Based on the proportions of MPCs in mouse hearts at different time points and the tSNE map, on day 1 after MIR, Clusters 2, 8 (S100a9hi macrophages), 10, and 18 (Arg-1hi macrophages) showed significant increases in the infiltration of monocyte-derived macrophages (Figure 2A-C). Clusters 1, 5, and 17 showed marked increases in monocytes. Pseudotime analysis revealed a transition from monocytes to Arg-1hi macrophages, which subsequently transformed into S100a9hi macrophages on day 1 post-MIR (Figure 2D). Immunofluorescence analysis confirmed the presence of Arg-1hi and S100a9hi macrophages in cardiac tissues on day 1 after MIR (Figure 2E-F, Figure S3A-B). H&E staining indicated that inflammatory cells began infiltrating cardiac tissue 2 h after MIR, peaking at 24 h (Figure S3C). Based on the reperfusion time points, the infiltration levels of S100a9hi macrophages were assessed. The Sham group showed a negligible presence of S100a9hi macrophages, but 2 h after MIR, S100a9hi macrophages began infiltrating damaged cardiac tissue, peaking at 24 h post-reperfusion (Figure 2F, Figure S3B). Given that S100a9 is expressed in not only macrophages but also granulocytes, we examined the levels of S100a9hi neutrophils at different times after MIR. 6 h after MIR, S100a9hi granulocytes were observed, indicating that S100a9hi macrophages infiltrated cardiac tissue before S100a9hi neutrophils, serving as the primary blood-derived inflammatory responders (Figure 2F, Figure S3B). Protein analysis of S100a9 further validated the change in S100a9 after MIR (Figure 2G-H).

To explore the changes in cytokines driving acute-phase inflammatory cell infiltration post-reperfusion, mouse chemokines were examined, and 2 h after MIR, Ccl2, Ccl4, and Cx3cl1 levels began to increase, with Ccl2 showing the highest increase (Figure 2I, Figure S3D). This suggests that Ccl2 is the primary chemokine driving S100a9hi macrophage infiltration into damaged myocardial tissue. Immunofluorescence analysis confirmed that the presence of macrophages was accompanied by significant expression of Ccl2 on 2 h after MIR (Figure 2J, Figure S3E).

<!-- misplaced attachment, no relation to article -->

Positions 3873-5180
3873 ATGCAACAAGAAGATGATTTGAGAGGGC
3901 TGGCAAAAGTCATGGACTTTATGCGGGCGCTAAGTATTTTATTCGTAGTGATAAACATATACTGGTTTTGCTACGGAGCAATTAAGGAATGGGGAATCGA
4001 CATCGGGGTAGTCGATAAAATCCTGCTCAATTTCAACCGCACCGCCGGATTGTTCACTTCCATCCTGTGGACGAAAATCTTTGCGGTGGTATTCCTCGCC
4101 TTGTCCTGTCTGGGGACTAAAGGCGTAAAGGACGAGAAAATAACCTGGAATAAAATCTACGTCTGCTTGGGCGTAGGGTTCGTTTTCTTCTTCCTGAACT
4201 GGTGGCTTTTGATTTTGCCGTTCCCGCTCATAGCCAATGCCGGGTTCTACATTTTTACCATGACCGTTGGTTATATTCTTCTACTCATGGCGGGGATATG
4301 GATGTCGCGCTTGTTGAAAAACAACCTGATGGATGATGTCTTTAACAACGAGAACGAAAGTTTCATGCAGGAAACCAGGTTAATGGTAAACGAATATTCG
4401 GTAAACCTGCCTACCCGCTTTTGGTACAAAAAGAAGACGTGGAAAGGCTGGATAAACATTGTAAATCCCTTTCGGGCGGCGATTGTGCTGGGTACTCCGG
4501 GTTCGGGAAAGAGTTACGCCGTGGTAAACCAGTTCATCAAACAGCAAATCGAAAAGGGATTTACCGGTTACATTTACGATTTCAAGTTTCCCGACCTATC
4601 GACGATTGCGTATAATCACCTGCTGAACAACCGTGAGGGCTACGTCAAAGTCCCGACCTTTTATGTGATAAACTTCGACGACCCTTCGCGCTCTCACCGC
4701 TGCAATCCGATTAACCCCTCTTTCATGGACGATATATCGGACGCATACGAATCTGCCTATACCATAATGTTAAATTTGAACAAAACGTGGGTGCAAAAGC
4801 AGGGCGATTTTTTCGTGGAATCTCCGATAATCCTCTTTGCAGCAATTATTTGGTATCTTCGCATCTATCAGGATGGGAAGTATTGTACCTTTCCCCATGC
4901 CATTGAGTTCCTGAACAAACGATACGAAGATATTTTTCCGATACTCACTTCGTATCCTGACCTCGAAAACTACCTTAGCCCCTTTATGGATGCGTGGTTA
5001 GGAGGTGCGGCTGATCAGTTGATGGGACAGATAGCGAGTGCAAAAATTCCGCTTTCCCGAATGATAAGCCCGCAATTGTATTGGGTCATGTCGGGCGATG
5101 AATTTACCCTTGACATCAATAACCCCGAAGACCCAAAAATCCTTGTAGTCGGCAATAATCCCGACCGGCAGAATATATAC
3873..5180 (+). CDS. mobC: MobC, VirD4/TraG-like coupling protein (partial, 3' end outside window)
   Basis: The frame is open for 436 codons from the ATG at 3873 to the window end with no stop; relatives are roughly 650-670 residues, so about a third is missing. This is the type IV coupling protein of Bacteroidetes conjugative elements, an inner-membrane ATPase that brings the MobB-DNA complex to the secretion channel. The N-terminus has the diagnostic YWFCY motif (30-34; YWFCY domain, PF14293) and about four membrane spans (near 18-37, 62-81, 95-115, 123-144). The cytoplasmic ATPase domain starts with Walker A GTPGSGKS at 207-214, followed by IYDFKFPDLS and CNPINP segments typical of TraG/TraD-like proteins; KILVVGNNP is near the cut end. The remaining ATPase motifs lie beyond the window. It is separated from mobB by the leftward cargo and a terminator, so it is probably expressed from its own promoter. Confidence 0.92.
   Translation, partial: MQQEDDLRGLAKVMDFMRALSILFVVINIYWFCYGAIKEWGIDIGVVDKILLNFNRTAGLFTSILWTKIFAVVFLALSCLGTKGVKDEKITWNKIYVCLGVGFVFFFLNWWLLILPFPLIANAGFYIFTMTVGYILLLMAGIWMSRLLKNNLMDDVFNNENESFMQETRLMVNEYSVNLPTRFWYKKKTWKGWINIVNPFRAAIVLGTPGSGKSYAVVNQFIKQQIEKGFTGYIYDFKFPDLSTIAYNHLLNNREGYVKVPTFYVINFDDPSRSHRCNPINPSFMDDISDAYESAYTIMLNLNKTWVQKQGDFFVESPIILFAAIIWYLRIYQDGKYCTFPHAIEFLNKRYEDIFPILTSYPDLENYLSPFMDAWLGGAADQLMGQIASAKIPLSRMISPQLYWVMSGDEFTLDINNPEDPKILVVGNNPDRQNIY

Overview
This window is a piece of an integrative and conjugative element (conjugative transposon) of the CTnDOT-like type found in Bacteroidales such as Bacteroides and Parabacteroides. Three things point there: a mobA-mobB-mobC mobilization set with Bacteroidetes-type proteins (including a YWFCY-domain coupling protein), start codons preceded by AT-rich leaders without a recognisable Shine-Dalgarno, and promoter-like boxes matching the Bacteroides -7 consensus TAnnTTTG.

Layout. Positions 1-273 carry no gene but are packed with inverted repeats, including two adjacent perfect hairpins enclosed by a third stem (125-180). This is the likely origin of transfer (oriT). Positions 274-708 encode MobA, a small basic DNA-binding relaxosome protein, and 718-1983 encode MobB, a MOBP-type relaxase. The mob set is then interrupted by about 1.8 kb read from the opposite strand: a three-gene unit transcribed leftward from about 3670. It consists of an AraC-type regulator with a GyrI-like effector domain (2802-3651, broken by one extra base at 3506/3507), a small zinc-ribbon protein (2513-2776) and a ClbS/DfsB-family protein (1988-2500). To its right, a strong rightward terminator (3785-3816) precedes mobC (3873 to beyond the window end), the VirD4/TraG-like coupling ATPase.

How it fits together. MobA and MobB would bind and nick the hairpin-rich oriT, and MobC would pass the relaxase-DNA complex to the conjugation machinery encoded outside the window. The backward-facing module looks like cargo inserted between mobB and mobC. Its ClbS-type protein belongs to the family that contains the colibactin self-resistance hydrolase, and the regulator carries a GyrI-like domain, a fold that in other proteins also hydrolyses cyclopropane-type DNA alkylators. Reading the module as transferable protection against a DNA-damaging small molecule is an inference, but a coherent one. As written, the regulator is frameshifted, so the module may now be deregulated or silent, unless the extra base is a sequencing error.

In subsequent analyses, macrophages expressing Ccr2 were categorized based on Ly6c and S100a9 expression into three subgroups. Clusters 10 and 18 represented Ccr2+Ly6c- macrophages, Clusters 1, 5, and 17 were Ccr2+Ly6c+S100a9low macrophages, and Clusters 2 and 8 were Ccr2+Ly6c+S100a9hi macrophages. The inflammatory score of Ccr2+Ly6c+ macrophages was significantly higher than that of Ccr2+Ly6c- macrophages. The migration (transport capacity) and chemokine production biological scores of Ccr2+Ly6c+S100a9hi macrophages were significantly higher than those of Ccr2+Ly6c+S100a9low macrophages (Figure 2K).